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Third Equation Of Motion Question

  1. Jan 24, 2010 #1
    I am wondering how is the third equatio of motion derived, I was reading a text on my physics course which it is very unclear how they exactly they arrived to this equation, knowing this from the book, using the equations for velocity and position, you can combine them to get 3 new equations of motion, I know this equations are important to know because I recently got stuck on a question and would have never know to use the third equation to find an correct answer

    Third Equation Of Motion
    [itex]v^2 = v_{0}^2 + 2ax[/itex]

    v = final velocity, v_0 = initial velocity, a = acceleration x = position

    Said equations from text to be "combined" and with eliminated the variable, t, time to arrive at the velocity equation above

    [itex] v = v_0 + at[/itex]

    [itex] x = v_{0}(t) + \frac{at^2}{2}[/itex]

    I know there just some simple algebra being used here, but someone who has just general knowledge of the motion of along a straight plane equations of the sort, more specifically, acceleration, velocity, position, going into a physics course for the first time how do you know when/which "extra" equation to use?
     
  2. jcsd
  3. Jan 24, 2010 #2
    I would derive that equation from
    v = u + at
    and
    x = (u+v)t/2 (distance = average velocity times time)
    eliminate t
     
  4. Jan 24, 2010 #3
    Thanks for the input, I am just a very trivial person, I like to know how things are derived, kind of biting me in the read in my subjects of interest, maths, etc. something are the way they are. I just want to know when/how to derive these things with proper analytically explanation.
     
  5. Jan 24, 2010 #4

    diazona

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    Homework Helper

    OK, then: equation (1):
    [tex]v = v_0 + at[/tex]
    can be solved for [itex]t[/itex] as
    [tex]t = \frac{v - v_0}{a}[/tex]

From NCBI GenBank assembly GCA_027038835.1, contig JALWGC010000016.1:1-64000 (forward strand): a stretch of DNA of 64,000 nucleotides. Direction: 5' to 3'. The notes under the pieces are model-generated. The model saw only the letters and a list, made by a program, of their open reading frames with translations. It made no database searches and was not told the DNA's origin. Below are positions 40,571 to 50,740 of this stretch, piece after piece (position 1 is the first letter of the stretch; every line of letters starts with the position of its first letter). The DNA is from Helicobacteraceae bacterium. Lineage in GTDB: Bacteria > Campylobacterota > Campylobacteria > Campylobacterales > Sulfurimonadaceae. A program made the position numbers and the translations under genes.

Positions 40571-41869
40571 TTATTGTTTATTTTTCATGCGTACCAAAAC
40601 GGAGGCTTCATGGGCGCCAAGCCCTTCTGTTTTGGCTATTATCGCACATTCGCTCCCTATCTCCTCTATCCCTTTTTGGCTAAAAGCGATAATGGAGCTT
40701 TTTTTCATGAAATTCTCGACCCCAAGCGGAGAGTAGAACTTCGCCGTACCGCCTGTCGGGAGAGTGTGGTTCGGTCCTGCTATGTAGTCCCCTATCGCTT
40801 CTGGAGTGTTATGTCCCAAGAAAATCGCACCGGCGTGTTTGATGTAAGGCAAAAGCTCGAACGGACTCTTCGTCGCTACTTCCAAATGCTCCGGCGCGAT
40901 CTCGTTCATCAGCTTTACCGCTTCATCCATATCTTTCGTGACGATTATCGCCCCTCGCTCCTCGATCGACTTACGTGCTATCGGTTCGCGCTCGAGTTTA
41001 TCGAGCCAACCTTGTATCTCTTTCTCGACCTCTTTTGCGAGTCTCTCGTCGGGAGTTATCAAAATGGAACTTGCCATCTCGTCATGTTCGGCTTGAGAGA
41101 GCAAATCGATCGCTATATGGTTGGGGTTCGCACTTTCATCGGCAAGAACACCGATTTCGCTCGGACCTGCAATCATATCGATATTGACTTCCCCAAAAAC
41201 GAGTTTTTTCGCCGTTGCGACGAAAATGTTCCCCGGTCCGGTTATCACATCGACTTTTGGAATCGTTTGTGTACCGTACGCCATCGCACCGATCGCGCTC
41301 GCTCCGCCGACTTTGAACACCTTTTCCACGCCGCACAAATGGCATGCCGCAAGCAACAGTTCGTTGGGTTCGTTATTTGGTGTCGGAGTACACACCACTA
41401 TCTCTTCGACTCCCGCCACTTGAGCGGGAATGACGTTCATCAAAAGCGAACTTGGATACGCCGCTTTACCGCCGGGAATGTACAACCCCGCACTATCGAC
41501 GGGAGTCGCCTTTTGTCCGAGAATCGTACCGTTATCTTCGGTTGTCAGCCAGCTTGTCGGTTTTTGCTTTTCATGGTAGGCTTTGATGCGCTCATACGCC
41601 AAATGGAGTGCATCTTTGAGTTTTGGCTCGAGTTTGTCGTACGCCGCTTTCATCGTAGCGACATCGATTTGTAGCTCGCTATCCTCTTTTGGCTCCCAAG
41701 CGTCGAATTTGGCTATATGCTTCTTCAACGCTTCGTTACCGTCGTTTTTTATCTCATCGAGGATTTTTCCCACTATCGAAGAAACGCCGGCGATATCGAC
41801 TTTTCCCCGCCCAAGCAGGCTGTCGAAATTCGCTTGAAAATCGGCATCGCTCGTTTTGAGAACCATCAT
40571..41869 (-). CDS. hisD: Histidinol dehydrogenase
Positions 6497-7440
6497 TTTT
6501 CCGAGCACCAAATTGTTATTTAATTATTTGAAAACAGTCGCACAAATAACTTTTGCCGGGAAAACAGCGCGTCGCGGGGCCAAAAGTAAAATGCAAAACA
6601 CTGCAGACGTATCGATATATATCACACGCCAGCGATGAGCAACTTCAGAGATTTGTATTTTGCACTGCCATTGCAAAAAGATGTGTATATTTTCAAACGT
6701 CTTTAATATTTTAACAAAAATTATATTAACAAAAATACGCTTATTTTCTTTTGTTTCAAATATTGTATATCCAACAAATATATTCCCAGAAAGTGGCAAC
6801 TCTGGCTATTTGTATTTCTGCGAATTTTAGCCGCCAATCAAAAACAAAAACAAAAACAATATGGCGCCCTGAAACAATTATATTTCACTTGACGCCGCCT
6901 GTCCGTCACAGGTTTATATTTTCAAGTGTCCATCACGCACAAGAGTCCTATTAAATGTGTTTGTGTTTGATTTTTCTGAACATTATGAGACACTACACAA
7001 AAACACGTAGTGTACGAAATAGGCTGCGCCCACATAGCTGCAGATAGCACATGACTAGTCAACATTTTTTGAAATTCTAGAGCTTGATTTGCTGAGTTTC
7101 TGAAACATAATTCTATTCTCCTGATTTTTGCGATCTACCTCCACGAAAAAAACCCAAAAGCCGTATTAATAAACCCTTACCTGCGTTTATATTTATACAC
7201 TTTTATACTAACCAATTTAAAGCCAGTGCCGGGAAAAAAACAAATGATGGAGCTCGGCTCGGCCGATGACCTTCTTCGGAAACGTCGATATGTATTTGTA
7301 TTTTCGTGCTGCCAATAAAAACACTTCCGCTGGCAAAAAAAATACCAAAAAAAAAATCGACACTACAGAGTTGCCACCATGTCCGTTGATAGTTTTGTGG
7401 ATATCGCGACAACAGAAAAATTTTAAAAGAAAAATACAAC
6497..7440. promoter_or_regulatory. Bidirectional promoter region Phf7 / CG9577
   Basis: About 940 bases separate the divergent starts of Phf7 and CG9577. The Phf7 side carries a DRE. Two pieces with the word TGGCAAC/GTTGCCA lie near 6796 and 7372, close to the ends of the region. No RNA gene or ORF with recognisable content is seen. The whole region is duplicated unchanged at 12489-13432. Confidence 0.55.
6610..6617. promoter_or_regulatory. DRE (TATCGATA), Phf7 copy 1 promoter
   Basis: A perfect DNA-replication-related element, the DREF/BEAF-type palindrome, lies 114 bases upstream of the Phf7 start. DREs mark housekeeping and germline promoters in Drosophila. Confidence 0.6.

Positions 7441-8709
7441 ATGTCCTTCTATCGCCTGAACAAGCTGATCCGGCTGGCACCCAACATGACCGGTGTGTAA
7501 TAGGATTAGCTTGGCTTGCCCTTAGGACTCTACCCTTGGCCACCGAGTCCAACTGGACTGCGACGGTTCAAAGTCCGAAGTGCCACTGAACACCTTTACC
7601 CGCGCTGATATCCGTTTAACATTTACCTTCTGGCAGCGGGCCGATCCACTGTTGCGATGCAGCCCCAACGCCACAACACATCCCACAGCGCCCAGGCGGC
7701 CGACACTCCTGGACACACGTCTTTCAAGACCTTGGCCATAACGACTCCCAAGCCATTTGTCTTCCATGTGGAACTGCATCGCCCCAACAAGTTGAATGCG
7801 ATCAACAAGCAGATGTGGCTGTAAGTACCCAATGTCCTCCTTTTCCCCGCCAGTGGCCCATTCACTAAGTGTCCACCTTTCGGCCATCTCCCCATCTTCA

Then substitute into equation (2):
    [tex]x = v_{0}t + \frac{at^2}{2}[/tex]
    to get
    [tex]x = v_{0}\biggl(\frac{v - v_0}{a}\biggr) + \frac{a}{2}\biggl(\frac{v - v_0}{a}\biggr)^2[/tex]
    Expanding those products gives
    [tex]x = \frac{v v_0 - v_0^2}{a} + \frac{v^2 - 2v v_0 + v_0^2}{2a}[/tex]
    Multiply the first term by 2 on top and bottom to get a common denominator,
    [tex]x = \frac{2v v_0 - 2v_0^2}{2a} + \frac{v^2 - 2v v_0 + v_0^2}{2a}[/tex]
    add the fractions,
    [tex]x = \frac{v^2 - v_0^2}{2a}[/tex]
    and rearrange into
    [tex]v^2 = v_0^2 + 2ax[/tex]

    Any time you're confused about the derivation of an equation like that, try to do it yourself. If necessary, look up how it's done in some reference (like a book), and then once you've seen it, close the book and try to do it yourself. The more you practice, the better you'll get.
     
  6. Jan 24, 2010 #5
    Thanks! The exact derivation I was looking for. Also, thanks for the tips, I tried deriving the equation myself ,and, looking up google for some quick references, but that was a no go just gave the equations themselves.I was unsure of what to substitute, however, is this equation only limited to finding the speed/velocity at some arbitrary position value that is set as the maximum height that has a constant acceleration with disregards to time, or, can this equation if need be manipulated to find other unknown variables?
     
  7. Jan 24, 2010 #6

    diazona

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    Homework Helper

    The equation relates four quantities: the velocity of an object at one point, the velocity of the same object at another point, the distance between the two points, and the average acceleration of the object as it travels from one to the other. Any time you have any three of those values, you can use this equation to find the fourth. For example, given the initial and final velocity and the average acceleration, you can find the net distance traveled.

    This is true of any equation: when you know all quantities in the equation except one, you can use the equation to find that unknown quantity.

    P.S. As far as the derivation: you'll notice that time appears in both of the original equations, but does not appear in the final equation that you were trying to derive. That's a big clue that you should solve one of the equations for time and substitute it into the other.
     
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